Saturday, October 15, 2005

Defining a Cause - Feminism in Plato

In book V of The Republic of Plato Socrates and Glaucon discuss the idea of women entering the society of the ideal city and what their place should be. Taking a holistic view of the entire city and its wellbeing they venture into a realm of uncertainty and challenge. This discussion lends itself very readily to the idea of feminism. Socrates is arguing for the introduction of women in the society of men and Glaucon is questioning the idea. Because Socrates is arguing on the behalf of the women it can be misconstrued that he is a feminist. However, according to, “feminism largely focuses on limiting or eradicating gender inequality and promoting women's rights, interests, and issues in society.” Based on this modern societal idea of what feminism is it easy to say that Socrates is not a feminist.
In book V Socrates begins the argument by making an analogy to dogs, saying that, “Do we believe the females of the guardian dogs must guard the things the males guard along with them and hunt with them, and do the rest in common;” or otherwise. Glaucon agrees that “Everything in Common…except that we use the females as weaker and the males as stronger.”(451d.) This is the first section that indicates that women are weaker and therefore inferior.
Because Socrates believes that women are in fact inferior. However, Socrates is able to break the argument down further that biological essentialism, relying on physical traits, and instead focuses on the pure nature of each person whether man or woman. He believes that though women are inferior to men by all standards they still can be part of the society based on nature alone. Socrates explains that “there is no practice of city's government which belongs to a women because she's a woman, or to a man because he's a man; but the natures are scattered alike among both like animals; and in all, but in all of them women is weaker than man. (455d.)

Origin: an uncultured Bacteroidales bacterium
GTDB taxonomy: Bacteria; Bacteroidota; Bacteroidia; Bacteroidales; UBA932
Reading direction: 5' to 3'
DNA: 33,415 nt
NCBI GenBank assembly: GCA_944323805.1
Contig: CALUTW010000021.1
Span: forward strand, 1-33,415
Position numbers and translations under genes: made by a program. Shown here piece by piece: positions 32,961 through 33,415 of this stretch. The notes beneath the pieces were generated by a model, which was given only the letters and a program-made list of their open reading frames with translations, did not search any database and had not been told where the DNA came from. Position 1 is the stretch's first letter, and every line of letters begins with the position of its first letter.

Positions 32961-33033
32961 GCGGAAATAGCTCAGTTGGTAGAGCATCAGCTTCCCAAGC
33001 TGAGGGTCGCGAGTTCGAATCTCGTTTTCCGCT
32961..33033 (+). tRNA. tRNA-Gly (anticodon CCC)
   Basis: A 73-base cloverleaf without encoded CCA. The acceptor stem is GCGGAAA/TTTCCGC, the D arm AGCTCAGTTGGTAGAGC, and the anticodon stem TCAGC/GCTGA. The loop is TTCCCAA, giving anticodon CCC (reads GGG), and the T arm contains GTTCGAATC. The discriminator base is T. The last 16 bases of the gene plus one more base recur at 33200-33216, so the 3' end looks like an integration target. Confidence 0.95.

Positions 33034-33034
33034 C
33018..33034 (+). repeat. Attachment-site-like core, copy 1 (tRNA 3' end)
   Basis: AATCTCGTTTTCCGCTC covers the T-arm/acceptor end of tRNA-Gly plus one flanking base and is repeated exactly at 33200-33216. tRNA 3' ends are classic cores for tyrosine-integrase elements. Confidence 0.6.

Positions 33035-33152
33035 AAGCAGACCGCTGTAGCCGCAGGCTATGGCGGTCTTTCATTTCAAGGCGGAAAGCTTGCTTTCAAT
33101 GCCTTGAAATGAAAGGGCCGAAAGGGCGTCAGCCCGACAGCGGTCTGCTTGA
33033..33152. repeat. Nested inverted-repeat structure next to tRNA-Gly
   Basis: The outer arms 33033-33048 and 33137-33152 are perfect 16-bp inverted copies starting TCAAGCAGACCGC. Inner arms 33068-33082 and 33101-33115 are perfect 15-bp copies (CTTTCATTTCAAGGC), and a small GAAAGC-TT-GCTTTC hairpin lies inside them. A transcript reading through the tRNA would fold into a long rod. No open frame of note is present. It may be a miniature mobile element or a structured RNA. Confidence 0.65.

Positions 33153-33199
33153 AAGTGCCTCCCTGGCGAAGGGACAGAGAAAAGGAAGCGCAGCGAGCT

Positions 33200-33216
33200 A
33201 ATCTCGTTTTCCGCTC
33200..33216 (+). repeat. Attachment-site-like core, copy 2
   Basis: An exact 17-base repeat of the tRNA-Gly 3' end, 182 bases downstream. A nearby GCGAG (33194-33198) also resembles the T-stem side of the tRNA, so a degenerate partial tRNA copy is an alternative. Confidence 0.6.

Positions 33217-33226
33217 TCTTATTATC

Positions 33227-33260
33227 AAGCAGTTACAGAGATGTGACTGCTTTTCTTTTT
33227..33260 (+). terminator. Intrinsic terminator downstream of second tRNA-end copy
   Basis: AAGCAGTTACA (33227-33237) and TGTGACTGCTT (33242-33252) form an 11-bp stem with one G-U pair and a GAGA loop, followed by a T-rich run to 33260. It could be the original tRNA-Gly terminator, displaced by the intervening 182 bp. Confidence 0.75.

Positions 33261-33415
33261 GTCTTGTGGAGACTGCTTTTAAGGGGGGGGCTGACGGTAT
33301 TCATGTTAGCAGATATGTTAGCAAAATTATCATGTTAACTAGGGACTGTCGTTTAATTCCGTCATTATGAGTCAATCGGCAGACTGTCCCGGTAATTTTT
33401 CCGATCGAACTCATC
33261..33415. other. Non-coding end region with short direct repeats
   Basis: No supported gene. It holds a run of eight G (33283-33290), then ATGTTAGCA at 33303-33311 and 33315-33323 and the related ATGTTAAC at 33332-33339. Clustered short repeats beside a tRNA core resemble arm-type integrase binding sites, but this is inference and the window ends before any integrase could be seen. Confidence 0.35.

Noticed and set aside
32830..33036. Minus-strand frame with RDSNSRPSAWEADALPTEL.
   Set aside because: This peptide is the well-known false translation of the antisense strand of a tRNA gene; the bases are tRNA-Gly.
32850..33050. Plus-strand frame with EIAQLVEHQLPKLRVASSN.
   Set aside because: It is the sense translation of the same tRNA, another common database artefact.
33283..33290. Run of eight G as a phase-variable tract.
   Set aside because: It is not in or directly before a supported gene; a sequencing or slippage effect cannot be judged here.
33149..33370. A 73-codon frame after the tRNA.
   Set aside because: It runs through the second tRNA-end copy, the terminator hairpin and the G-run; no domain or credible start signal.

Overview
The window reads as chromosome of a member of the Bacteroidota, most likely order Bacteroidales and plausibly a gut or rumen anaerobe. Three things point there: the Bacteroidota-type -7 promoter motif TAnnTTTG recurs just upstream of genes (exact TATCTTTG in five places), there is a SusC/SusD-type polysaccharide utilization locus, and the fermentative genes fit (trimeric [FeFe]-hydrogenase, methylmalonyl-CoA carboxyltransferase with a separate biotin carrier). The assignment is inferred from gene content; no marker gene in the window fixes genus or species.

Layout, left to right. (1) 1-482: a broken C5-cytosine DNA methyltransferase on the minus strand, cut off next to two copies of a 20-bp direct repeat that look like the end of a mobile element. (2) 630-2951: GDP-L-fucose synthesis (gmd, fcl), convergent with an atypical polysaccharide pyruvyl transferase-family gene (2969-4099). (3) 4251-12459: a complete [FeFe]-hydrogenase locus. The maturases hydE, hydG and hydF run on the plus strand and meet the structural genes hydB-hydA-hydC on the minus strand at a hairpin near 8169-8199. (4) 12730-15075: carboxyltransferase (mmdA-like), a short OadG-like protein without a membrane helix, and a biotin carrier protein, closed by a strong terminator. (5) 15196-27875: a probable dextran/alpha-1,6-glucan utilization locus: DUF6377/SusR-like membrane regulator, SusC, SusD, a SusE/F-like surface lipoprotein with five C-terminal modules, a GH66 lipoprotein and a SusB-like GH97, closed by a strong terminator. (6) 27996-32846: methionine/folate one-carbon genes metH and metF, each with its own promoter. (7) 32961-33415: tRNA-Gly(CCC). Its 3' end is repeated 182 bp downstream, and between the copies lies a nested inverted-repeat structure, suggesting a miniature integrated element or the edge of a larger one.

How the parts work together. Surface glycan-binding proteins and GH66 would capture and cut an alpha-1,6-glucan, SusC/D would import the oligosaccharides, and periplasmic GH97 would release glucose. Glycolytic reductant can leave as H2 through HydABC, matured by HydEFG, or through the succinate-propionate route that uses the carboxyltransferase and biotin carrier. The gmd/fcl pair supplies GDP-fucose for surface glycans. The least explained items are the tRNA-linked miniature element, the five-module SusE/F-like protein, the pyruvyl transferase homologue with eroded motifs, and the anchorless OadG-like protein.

Therefore women have a place in society because they posses certain natures that are better then their male counterparts. This same statement can also be said of men, however because in certain instances each can have a nature that is better then the other they are both essential for society.
Furthermore as the book progresses Socrates explores the importance of woman for the means of procreation. However instead of promoting women's rights as would be most probable if he was a feminist Socrates instead states that: “ All women are to belong to all these men in common, and no woman is to live privately with any man.”(457d.) So that these women will be used as possessions that belong to all men in common, and not be their own but belong to a population of men.
As the argument expands Socrates and Glaucon realize that in order to keep their healthy and strong they will need to practice sexual selection. In order to determine which men should be allowed to spread the most seed they select war as an instrument of measure. They say that as the men fight and fight well they should be rewarded, and respected. “And presumably along with other prizes and rewards, the privilege of more abundant intercourse with women must be given to those of the young who are good in war or elsewhere…”(460b.) Here again women are a thing that is used as a prize and reward, not in the interest of the woman but for society as a whole.
Because of the many slanders and opinions that Socrates has against the feminine gender it would be unfair to say that he is a feminist. He does not have women's rights, or interests in mind. Nor does he desire to limit gender inequality in his society. Instead he wants to find the best place for women to act as efficiently as possible beside the male guardians.


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